What happens after a well is drilled, fitted with a hand pump, and a community celebrates having access to clean water for the first time? Half of them break down in a year.
When a community lacks sufficient resources and training, these wells would be rendered unusable; however, a new study by the University of North Carolina-Chapel Hill's (UNC) Water Institute and Water and Sanitation for Africa, a Pan-African humanitarian agency, found that if local water communities collect fees for repairs and train community members to fix the wells, they can remain in use for decades.
The study found that nearly 80 percent of wells drilled by the Christian humanitarian organization World Vision - which integrates local water committees, usage fees and repair teams into its model of delivering clean water - were still operational after more than two decades. The research, funded by the Conrad N. Hilton Foundation, will be presented at the World Water Week meeting in Stockholm, Sweden. The foundation has provided $80 million over more than two decades to enable water access to an estimated 2 million people.
"The results of this study are very encouraging," said Steven M. Hilton, Chairman, President and CEO of the Hilton Foundation. "Strategic investments targeted at developing the capacity of local communities ensure that water systems remain reliable and long-lasting."
"The good systems are the ones that are maintained and repaired when they fail," said Jamie Bartram, Don and Jennifer Holzworth Distinguished Professor at the University of North Carolina-Chapel Hill's Gillings School of Global Public Health and lead researcher on the study. "And they can fail and be repaired time and time again for decades."
Bartram and his colleagues studied 1,470 wells in the Greater Afram Plains region of Ghana. A total of 898 of those wells were drilled by World Vision. The study found that wells were significantly more likely to be functioning if the community had both a local water committee and fee collection system in place.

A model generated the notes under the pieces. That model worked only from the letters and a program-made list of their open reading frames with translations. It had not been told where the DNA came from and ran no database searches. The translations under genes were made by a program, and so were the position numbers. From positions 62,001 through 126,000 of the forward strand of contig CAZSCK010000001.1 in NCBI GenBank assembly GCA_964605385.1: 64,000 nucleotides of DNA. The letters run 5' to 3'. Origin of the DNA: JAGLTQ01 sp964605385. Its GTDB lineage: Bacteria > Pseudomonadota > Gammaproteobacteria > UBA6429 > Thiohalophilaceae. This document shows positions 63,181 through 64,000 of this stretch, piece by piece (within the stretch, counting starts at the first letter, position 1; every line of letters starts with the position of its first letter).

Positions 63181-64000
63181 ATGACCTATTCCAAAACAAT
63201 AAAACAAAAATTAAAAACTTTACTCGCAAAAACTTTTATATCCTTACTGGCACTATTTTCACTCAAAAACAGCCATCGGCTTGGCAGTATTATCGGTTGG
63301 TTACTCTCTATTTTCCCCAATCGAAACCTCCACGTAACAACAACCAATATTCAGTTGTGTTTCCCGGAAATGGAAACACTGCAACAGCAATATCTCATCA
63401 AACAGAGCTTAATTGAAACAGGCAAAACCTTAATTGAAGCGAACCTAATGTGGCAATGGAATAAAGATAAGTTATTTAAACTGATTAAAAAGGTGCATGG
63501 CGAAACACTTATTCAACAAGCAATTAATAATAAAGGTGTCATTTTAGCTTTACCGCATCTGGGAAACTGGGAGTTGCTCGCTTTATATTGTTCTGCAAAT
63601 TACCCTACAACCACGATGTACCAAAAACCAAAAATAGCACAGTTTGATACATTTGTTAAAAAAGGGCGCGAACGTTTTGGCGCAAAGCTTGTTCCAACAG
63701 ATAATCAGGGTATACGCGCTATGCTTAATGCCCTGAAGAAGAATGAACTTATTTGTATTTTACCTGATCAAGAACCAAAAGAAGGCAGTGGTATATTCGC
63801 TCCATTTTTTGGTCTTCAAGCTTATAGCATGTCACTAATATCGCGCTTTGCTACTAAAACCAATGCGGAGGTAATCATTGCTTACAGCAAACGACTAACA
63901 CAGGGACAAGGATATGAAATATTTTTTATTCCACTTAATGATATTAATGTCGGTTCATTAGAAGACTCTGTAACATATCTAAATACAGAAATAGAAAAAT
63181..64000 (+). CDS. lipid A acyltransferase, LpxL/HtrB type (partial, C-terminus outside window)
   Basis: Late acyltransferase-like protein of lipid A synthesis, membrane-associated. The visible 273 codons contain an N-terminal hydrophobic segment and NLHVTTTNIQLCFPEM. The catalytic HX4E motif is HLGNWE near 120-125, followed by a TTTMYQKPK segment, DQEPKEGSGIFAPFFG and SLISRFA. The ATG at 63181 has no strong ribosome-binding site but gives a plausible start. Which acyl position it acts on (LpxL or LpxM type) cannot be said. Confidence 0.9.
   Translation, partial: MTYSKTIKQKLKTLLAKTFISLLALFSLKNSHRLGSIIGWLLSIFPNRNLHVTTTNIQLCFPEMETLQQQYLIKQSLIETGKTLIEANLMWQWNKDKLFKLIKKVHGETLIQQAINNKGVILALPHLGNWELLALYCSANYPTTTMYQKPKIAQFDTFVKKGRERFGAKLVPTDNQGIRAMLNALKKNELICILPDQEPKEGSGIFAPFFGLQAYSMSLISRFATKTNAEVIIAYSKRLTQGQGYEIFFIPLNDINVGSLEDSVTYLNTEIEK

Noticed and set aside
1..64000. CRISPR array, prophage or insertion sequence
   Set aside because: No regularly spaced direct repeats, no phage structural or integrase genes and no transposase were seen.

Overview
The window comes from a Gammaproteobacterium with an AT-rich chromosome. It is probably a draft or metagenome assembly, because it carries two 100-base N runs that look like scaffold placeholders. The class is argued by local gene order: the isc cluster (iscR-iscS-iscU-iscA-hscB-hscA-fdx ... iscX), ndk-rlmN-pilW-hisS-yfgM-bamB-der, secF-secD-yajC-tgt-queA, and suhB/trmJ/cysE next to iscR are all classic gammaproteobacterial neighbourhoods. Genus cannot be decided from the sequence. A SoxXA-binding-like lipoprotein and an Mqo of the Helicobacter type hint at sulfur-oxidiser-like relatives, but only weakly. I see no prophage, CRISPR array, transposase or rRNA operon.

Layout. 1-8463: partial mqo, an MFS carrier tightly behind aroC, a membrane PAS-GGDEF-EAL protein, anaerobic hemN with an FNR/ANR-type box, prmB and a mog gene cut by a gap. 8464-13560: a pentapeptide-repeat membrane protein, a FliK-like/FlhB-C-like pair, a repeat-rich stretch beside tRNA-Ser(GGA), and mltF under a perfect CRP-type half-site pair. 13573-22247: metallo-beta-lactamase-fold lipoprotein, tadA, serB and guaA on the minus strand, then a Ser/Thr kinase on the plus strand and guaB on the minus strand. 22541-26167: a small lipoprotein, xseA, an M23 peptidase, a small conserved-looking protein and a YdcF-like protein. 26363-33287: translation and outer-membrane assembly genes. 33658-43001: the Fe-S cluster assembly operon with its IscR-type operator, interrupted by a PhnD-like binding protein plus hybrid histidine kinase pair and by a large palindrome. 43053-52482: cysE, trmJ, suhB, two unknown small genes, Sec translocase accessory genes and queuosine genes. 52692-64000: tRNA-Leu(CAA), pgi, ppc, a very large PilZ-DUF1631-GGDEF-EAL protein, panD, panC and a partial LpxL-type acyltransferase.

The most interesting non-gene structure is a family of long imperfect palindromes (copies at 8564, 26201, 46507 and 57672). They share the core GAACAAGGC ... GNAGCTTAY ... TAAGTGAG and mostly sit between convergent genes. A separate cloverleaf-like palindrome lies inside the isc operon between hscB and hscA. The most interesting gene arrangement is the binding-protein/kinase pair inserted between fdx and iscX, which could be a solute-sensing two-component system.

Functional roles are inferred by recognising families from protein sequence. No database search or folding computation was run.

In communities where World Vision operates, local water, sanitation and hygiene committees are established to manage every new water point. The committees, comprised entirely of local residents, collect fees for the usage and repair of the wells. World Vision also provides the committees with tool kits and comprehensive training on maintaining and repairing wells when they inevitably break down. The formation and training of committees is now standard practice across many government and nongovernmental organizations (NGOs) and this study appears to strongly validate this approach.
Models for fee collection vary among communities, with some opting for monthly fees and others charging a few pennies for every water jug that is collected.
The study found that 45 percent of all wells broke down in the past 12 months; however, the majority of the wells drilled by World Vision were repaired and remained operational for years to come.
"World Vision is to be congratulated," said Bartram. "This study showed a high level of functioning of World Vision wells based on having a water committee and charging a small fee to ensure funds were available for their repair."
More than 1,600 children die each day from diarrhea caused by unsafe water and poor sanitation and hygiene practices. This is more children than die from HIV/AIDS and malaria combined.
"Ensuring that people living in poverty have access to clean water has life-and-death implications," said Greg Allgood, vice president of water at World Vision. "Children can't go to school because they are sick, women walk for hours each day to retrieve water and ultimately people die from waterborne illnesses."
Bartram and Allgood agree that local ownership and accountability as a key to ensuring that access to clean water remains after charities and NGOs leave, noting one particularly memorable encounter Allgood had with the leaders of a water committee in Ghana.
"I asked the chairman and the secretary of the water committee who owns the well, and they were clear in telling me 'This is our well'," Allgood said. "World Vision provided the well to them, but now it's theirs."
World Vision is the largest nongovernmental provider of clean water in the developing world - reaching one new person with clean water every 30 seconds. Its program in West Africa has provided sustainable access to clean water for millions of people, contributing to a dramatic reduction of diarrheal illness and trachoma and the eradication of guinea worm in Ghana.